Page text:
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Antiques Roadshow finds $1 million in old baseball memorabilia

The Wall Street Journal reports that a haul of rare, 19th-century baseball memorabilia was discovered at a recent New York City taping of the PBS program, Antiques Road Show.

Deacon Keith Fournier Hi readers, it seems you use Catholic Online a lot; that's great! It's a little awkward to ask, but we need your help. If you have already donated, we sincerely thank you. We're not salespeople, but we depend on donations averaging $14.76 and fewer than 1% of readers give. If you donate just $5.00, the price of your coffee, Catholic Online School could keep thriving. Thank you. Help Now >

Highlights

By Catholic Online (NEWS CONSORTIUM)
Catholic Online (https://www.catholic.org)
8/12/2014 (5 years ago)

Published in TV

Keywords: Sports, US, Baseball

LOS ANGELES, CA (Catholic Online) - Appraiser Leila Dunbar came across a collection of Boston Red Stockings cards, signatures, letters and photographs from 1872.

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"More than likely to make one of the broadcasts is an assessment by appraiser Leila Dunbar of rare baseball memorabilia, including 15 photographic baseball cards from 1872," wrote Lindsay Gellman of the Wall Street Journal. "She valued the collection at $1 million."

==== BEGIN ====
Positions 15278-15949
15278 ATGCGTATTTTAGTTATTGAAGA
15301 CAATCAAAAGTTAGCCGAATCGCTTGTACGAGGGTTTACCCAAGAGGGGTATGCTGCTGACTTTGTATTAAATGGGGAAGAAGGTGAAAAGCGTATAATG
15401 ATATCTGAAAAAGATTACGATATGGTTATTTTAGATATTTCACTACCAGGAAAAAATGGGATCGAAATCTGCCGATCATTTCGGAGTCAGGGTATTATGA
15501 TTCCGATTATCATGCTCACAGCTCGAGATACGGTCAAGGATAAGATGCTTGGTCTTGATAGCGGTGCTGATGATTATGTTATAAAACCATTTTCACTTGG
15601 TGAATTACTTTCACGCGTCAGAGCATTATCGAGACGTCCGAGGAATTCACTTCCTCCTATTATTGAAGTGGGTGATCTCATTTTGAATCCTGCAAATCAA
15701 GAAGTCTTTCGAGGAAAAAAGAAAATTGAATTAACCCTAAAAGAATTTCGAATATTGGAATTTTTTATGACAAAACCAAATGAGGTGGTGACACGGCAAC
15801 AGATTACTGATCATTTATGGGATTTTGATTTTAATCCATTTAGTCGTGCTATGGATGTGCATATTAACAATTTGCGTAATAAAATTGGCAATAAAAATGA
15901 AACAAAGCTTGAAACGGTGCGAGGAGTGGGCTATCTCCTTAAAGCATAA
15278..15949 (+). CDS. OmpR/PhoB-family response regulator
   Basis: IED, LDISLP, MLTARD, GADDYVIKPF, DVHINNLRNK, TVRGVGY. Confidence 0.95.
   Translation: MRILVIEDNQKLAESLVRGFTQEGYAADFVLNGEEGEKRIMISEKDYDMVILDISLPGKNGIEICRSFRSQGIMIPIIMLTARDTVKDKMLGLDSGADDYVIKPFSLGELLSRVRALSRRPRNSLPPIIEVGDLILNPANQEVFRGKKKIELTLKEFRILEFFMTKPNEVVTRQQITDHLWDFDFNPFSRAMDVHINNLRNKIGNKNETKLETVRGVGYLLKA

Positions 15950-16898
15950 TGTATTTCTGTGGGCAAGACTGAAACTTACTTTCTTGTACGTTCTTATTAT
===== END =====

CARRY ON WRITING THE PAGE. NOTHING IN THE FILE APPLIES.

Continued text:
A promoter for the show reported that this is the show's biggest sports memorabilia find in its 19-year history. The item thought to hold the most value is a letter to the boarding house landlord signed by Al Spalding, Harry and George Wright.

"We've never seen these cards before," said Dunbar. "We didn't even know they existed."

The collection is a family heirloom that the owner inherited from her great-great grandmother, who oversaw a Boston boarding house which the team lived in during 1971 and 1872.

The Boston Red Stockings formed in 1871 as part of the National Association of Professional Base Ball Players, the first pro baseball league. The Red Stockings would join Major League Baseball in the National League from 1876 to 1882.

The team eventually become the current Atlanta Braves in 1966, but before that they had been called the Beaneaters ('83-'06), Doves ('07-'10), Rustlers ('11), Bees ('36-'40), Boston Braves ('41-'52) and the Milwaukee Braves ('53-'65).

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